national need for a model that
engages anchor institutions in
workforce development. WPSI
leverages tuition assistance
benefits provided by employers to
create a pathway for non-college-
bound young adults to pursue
college credits while they build
their careers in positions of high
need in area institutions.
Solution: WPSI developed a series of
job and systems maps to define career
pathways into entry level positions with
opportunities for advancement.
• WPSI defined exactly what they
intended to map, then developed a
detailed definition of the parameters
of an “entry level” position to be
used by all institutional partners to
determine job opportunities.
• Next, WPSI developed and piloted an
instrument to survey turnover and
hiring data across entry level
positions to determine whether
there were real human capital
Solution: WPSI’s apprenticeship
model combines contextualized
career readiness with
coaching, specific skill training and on
the job learning for positions with
• Participants are paid a full-time
salary and go to school part-time.
At the end of the
program, participants have a
marketable, portable credential to
apply for permanent employment
within one of Philadelphia’s
strongest industry sectors.
• “Earn and learn” forms bridges
between work and education.
• Early investor: Providing critical flexible start up resources
• Model tester: Connecting program to rigorous third party evaluation
• Amplifier: Working to incorporate best practices into public policy 20
The bigger picture – systems change
Public and Private
Institutions Private Sector Public Policy
Objective Increased public and
private resources support
demand- driven workforce
partnerships that increase
opportunity for low-skilled
training curricula aligns
demanded skills and
Employers improve and
for low-wage workers.
opportunities for low-
Local Examples Philadelphia’s public
partnerships with local
funding and coordinating
The School District of
educational curricula is
driven by industry
needs and sound labor
partner with adult
education providers to
offer ESL classes on-
site. Local healthcare
institutions provide “up
front” tuition to low-
Department of Labor and
Industry codifies the
partnership program into
JOIN’s Role Lead local reform efforts
on behalf of Philadelphia
Works to integrate
local public system.
Closely connect JOIN-
groups to ensure talent
pipelines do not leak.
Clarification of job
unnecessary barriers to
Coalition building and
organizing to successfully
advocate for passage of
Investments in innovative and effective workforce partnerships are a key element of JOIN’s strategy.
However, the greatest value in those investments rests in JOIN’s ability to translate the lessons learned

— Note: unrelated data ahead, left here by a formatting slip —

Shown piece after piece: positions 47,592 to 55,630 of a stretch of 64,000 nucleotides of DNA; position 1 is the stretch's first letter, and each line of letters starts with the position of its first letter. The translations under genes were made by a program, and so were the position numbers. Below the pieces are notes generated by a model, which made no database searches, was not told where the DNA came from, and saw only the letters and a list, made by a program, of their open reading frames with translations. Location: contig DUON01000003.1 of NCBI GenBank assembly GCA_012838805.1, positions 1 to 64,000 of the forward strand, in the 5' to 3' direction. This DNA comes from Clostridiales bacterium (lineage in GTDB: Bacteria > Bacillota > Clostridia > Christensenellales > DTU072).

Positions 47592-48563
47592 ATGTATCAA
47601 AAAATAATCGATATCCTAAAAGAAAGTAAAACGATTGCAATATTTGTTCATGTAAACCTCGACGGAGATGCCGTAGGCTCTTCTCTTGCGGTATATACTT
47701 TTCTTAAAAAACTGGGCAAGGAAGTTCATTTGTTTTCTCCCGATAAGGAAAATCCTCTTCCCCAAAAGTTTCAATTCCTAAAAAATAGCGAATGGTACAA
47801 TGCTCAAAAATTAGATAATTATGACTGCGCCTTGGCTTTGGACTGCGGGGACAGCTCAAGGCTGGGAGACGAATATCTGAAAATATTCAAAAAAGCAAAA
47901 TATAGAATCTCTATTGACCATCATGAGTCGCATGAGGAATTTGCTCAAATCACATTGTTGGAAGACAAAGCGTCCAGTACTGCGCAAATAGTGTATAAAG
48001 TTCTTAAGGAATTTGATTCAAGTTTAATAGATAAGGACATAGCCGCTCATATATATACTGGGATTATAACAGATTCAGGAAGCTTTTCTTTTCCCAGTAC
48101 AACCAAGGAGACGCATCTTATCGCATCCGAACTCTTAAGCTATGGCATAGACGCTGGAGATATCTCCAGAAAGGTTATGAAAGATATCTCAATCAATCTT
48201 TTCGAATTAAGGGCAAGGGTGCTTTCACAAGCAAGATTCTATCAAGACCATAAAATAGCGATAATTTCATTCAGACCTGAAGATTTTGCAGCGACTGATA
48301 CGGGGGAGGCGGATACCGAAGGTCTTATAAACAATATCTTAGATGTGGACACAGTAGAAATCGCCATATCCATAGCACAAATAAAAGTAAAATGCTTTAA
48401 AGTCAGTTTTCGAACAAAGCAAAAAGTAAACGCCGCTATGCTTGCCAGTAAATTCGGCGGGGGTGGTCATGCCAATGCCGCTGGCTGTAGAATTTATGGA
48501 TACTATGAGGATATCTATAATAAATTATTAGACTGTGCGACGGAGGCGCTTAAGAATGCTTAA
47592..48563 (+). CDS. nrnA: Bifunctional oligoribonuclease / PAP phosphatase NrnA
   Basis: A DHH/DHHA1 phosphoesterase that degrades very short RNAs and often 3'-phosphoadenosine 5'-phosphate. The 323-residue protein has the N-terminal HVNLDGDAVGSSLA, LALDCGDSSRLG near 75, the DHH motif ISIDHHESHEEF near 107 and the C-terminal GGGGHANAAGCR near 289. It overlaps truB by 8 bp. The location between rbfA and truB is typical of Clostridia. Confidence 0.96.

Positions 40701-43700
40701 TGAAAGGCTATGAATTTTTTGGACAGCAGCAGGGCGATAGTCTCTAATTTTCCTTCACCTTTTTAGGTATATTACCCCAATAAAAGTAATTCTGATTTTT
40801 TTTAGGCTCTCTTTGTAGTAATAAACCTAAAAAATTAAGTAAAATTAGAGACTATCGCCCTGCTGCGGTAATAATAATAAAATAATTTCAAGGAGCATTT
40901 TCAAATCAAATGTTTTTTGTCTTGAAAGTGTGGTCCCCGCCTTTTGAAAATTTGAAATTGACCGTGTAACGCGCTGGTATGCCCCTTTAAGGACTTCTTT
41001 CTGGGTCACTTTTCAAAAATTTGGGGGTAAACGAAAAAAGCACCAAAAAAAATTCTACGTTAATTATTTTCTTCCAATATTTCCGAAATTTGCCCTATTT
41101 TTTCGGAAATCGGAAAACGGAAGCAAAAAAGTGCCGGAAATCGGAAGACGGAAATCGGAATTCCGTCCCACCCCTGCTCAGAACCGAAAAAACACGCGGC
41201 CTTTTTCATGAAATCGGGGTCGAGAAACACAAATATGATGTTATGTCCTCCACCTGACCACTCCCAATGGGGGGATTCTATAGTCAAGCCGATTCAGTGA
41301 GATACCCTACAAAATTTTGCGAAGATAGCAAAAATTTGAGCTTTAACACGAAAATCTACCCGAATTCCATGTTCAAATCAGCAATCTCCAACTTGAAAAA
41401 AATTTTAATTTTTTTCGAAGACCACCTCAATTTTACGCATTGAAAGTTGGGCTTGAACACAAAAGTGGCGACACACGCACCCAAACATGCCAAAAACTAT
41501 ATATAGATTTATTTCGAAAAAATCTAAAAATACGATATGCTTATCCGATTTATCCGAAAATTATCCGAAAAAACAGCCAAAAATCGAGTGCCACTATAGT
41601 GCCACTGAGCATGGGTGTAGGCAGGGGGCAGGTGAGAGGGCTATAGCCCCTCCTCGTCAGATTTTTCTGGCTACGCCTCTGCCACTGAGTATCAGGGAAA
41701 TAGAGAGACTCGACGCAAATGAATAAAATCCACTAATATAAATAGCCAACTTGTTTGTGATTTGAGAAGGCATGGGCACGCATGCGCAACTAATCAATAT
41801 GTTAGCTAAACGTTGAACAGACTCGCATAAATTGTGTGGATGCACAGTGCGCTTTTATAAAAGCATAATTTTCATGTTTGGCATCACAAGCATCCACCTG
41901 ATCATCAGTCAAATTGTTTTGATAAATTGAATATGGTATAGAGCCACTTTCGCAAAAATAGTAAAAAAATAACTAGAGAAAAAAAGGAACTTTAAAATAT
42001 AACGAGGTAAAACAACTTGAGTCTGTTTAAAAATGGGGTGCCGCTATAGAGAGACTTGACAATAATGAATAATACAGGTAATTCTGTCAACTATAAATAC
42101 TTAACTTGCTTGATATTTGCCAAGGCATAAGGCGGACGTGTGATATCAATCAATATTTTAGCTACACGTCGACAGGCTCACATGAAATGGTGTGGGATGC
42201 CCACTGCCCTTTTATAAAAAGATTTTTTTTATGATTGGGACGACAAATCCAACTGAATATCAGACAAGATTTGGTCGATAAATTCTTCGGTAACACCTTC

through them into a systems change agenda, catalyzing improvements to public policy, institutional practices
and employer behavior.
Translating Outcomes to Impact
• Evaluation activities must be compelling
– Can’t rely on the information/data to be compelling solely
• ROI 360 provided a new lens from which to understand the impact
of JOIN’s workforce partnerships
• Moving from white papers to case studies – we’ll track the impact
on readership and action
• Communicating what we learn is key to JOIN’s
success and advancing our agenda
Key ?: Who does evaluation well? What can we learn from their
example? What is our thought leadership agenda?
Next Steps for JOIN
Our current “hot spots”
• Engagement – Sustaining partner engagement
over the long term and keeping the
• Systems Change – Developing clear agenda
and setting periodic milestones
• Thought Leadership – Developing intentional
targets for our learning and connecting with
them most effectively
Discussion Questions - Partners
1. What stakeholders do you need around your
table to move your work forward?
– Your theory of change and strategic plan
2. How do you keep partners engaged over
– How can you be flexible and focused at the same
3. Who are your collaborators and surrogates?
– Who else is carrying the banner for your work?
Discussion Questions – Tools
1. What are your tools and levers?
– Investments & grants, evaluation, technical
assistance, employment, initiatives & programs?
2. How can you use evaluation as a tool and
– (How) are you currently using evaluation?
– Who does evaluation well? What can we learn
from their example?
– Who is interested in what you are learning?
• Who should be interested in what you are learning?
Discussion Questions – Thought Leadership
How are you communicating, regularly and
intentionally with your key audiences?
Discussion Questions – Catalytic Change
How do you move from promising practice to systems
• What are you working to change?
– Public policies and/or funding?
– Institutional practices
• Educational systems, workforce investment systems, economic
– Employer practices
– Practitioner behavior
• How can you set realistic goals and milestones?
For More Information
To Learn More
Visit JOIN’s website www.joincollaborative.org
Follow us! @joincollab & @joinjennie
Read the ROI study Download for free at
Appendix: JOIN’s Theory of Change
• National, regional, local
spotlight on jobs
• National focus on (and local
infrastructure of) industry
and sectoral partnerships
• Mayor launches Philadelphia
• Waves of development and
economic expansion (Navy
• 40% of Philadelphia workers
earn poverty wages and 1/3
of Philadelphians lack basic
• Region’s largest foundations
are non committal to issue
• Great Recession and
uncertainty around recovery
(and labor demand)
We will increase:
• Participation by charitable
foundations in supporting
the advancement of low-
• Basic and occupational
skills in targeted industries
• Awareness and action
within the greater Phila.
civic and business
communities of the crisis
of marginally attached
workers and the power of
the sectoral approach
• Draw a finer picture of
our understanding of
low-skilled labor supply
• Scan the economic
employer landscape to
anticipate demand for
entry level workers
• Provide thought
leadership on innovative
solutions to regional
• Develop the primary
vehicle for engaging
foundations in the
• Act as a laboratory for
sector based approach
to skills training
prosperity for low income
adults in Greater
addressing critical talent
shortages in key industries